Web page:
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AP Vocab Unit VI
|Agricultural labor force
|The number of people who work in agriculture.
|Percentage of daily requirement is an important index of development. People in MDCs generally consume more than 130% of their daily requirements, but most people in LDCs barely get enough to sustain themselves.
|It describes the pattern of distribution of the MDCs and LDCs.
|The change in culture that occurs as diffusion of ideas and technology increases. An example is the culture of LDCs becoming more like that of their former colonial power (an MDC).
|States that LDCs tend to have a higher dependency ratio, the ratio of the number of people under 15 or over 64 to the number in the labor force
|The improvement in material conditions of a place as a result of diffusion of technology and knowledge.
|An index of development. MDCs tend to consume much more energy per capita than do LDCs. This will be important in the future because as LDCs begin to industrialize, there will be a great strain on the world’s energy supply.
|Foreign direct investment
|Investment in the economies of LDCs by transnational corporations based in MDCs. However, all countries are not recipients of this investment.
|An important developmental factor. A great difference in development between the genders is found primarily in LDCs, especially in the Middle East. Differences exist primarily in income and in literacy rate.
|Gross domestic product
|The total value of goods and services produced in a year in a given country. The value varies greatly between MDCs and LDCs and is one of the best indicators of development.
|Gross national product
|Similar to GDP except that includes income that people earn abroad.
|The Human Development Index
|An aggregate index of development, which takes into account economic, social and demographic factors, using GDP, literacy and education, and life expectancy.
|Levels of development
|Countries are classified into include MDCs (more developed countries) and LDCs (less developed countries).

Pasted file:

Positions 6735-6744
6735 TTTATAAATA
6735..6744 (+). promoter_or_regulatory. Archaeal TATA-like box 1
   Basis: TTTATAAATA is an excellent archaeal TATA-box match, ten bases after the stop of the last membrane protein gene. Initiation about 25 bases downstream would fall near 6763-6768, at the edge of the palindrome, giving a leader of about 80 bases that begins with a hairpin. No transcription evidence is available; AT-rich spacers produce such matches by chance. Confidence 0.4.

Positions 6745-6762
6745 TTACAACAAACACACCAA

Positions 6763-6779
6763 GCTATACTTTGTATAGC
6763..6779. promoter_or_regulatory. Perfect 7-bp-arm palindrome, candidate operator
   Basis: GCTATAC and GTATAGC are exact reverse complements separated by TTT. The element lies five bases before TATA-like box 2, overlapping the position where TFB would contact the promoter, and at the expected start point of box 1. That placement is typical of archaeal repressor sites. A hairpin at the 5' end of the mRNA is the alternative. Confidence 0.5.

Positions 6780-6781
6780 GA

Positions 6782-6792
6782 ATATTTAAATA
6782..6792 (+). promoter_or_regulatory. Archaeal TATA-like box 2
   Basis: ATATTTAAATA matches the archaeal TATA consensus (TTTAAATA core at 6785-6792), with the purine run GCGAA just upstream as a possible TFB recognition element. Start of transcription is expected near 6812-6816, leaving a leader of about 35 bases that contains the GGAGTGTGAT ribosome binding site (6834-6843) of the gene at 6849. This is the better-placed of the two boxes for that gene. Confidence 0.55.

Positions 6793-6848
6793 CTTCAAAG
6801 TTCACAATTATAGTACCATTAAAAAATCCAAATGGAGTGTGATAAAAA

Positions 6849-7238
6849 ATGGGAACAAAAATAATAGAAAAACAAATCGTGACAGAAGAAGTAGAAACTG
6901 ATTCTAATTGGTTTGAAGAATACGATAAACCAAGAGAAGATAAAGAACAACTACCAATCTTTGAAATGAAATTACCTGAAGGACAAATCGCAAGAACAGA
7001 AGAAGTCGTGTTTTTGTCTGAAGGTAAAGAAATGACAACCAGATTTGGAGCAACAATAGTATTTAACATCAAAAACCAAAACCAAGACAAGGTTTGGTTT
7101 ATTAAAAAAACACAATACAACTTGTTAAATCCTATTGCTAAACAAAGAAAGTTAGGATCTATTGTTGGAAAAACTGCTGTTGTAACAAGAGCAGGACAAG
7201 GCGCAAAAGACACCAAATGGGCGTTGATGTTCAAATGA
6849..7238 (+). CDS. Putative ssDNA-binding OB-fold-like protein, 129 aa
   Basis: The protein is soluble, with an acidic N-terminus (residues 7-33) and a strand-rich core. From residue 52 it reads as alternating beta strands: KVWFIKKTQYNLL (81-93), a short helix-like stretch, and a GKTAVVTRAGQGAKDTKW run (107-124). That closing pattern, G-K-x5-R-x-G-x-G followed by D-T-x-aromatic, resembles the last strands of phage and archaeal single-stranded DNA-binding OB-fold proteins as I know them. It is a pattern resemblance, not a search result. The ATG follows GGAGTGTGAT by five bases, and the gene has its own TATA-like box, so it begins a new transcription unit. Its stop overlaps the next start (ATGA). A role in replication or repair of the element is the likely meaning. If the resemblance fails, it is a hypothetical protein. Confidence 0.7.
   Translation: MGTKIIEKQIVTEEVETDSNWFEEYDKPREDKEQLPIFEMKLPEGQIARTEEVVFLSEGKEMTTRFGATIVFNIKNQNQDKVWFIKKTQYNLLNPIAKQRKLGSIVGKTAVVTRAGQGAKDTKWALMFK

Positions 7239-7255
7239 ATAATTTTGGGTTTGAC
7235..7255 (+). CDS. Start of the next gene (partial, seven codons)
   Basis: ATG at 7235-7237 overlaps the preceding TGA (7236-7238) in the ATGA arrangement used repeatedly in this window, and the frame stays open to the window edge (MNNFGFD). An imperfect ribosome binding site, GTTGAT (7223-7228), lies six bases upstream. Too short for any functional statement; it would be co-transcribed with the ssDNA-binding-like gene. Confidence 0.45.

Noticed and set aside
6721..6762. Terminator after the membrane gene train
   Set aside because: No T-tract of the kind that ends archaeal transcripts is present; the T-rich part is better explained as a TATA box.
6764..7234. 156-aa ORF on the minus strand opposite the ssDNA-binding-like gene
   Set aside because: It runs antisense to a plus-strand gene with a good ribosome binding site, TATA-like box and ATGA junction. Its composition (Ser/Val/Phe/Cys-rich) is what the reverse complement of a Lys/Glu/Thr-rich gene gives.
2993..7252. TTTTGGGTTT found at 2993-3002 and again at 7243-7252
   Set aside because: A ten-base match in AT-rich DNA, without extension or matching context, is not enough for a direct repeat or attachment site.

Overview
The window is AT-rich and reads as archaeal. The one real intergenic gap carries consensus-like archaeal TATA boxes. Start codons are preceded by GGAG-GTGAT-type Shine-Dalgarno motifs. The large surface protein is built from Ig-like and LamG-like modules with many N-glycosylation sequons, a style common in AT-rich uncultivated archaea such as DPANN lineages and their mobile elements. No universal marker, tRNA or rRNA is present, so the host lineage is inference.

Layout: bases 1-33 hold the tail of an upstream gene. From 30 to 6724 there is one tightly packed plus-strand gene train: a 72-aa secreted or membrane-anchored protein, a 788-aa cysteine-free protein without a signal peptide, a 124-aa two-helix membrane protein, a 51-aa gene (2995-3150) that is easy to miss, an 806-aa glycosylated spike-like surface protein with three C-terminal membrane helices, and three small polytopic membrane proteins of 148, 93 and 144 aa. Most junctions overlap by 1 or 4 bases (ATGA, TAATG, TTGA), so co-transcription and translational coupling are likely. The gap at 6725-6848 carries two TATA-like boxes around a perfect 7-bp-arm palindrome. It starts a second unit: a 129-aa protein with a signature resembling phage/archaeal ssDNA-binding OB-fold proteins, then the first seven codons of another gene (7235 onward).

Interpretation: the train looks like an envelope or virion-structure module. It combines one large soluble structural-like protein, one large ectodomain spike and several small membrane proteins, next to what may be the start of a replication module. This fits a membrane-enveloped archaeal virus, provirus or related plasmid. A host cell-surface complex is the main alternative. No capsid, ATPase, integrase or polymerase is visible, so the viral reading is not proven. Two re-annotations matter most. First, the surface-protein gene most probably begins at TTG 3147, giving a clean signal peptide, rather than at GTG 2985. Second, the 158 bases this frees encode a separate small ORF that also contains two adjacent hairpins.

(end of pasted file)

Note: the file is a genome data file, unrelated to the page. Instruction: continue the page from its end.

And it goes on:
|Measures of development
|They used to distinguish LDCs from MDCs. They include GDP, literacy rate, life expectancy, caloric intake, etc.
|It refers to the economic control that MDCs are sometimes believed to have over LDCs.
|Physical Quality of Life Index
|It is another development index. It is based on literacy rate, infant mortality rate, and life expectancy at age one.
|Purchasing power parity
|It is an index of income related to GDP. Unlike GDP however, it takes into account price differences between countries. Usually goods in LDCs are priced lower, so the difference between LDCs and MDCs is less.
|He developed the “Stages of Growth” model of economic development
|The difference in technologies used and/or developed in two companies, countries, ethnic groups, etc., where one is more advanced than the other
|The process by which existing knowledge, facilities, or capabilities developed under federal research and development funding are utilized to fulfill public and private needs
|countries in the developing world independent of their political status (developing countries)
|World Systems Theory
|It refers to perspective that seeks to explain the dynamics of the “capitalist world economy” as a “total social system”
|Bid rent theory
|refers to how the price and demand on land changes as the distance towards the CBD increases
|Assembly line production/Fordism
|industrial arrangement of machines, equipment, and workers for continuous flow of work pieces in mass production operations, each movement of material is made as simple and short as possible
|concentration of trace substances at a greater level than occurs in average air, human causes include mainly motor vehicles, industry, and power plants
|refers to benefits or advantages (savings, cost reductions, etc.) resulting from the spatial clustering of activities and/or people
|tiny droplets of sulfuric acid and nitric acid in the atmosphere that dissolve in water and return to Earth’s surface
|“Stages of Growth” Model
|linear theory of development that developed countries go through a common pattern of structural change (1-Traditional Society, 2-Transitional Stage, 3-Take Off, 4-Drive to Maturity, 5-High Mass Consumption)
|Rostow, W. W
|economist, developed the “Stages of Growth” model in the late 1950s
|U.S. companies are the largest single producer with plants in 35 states producing about $39.1 billion in products and exports. U.S. supply is comprised of three sources, primary, imports and recycled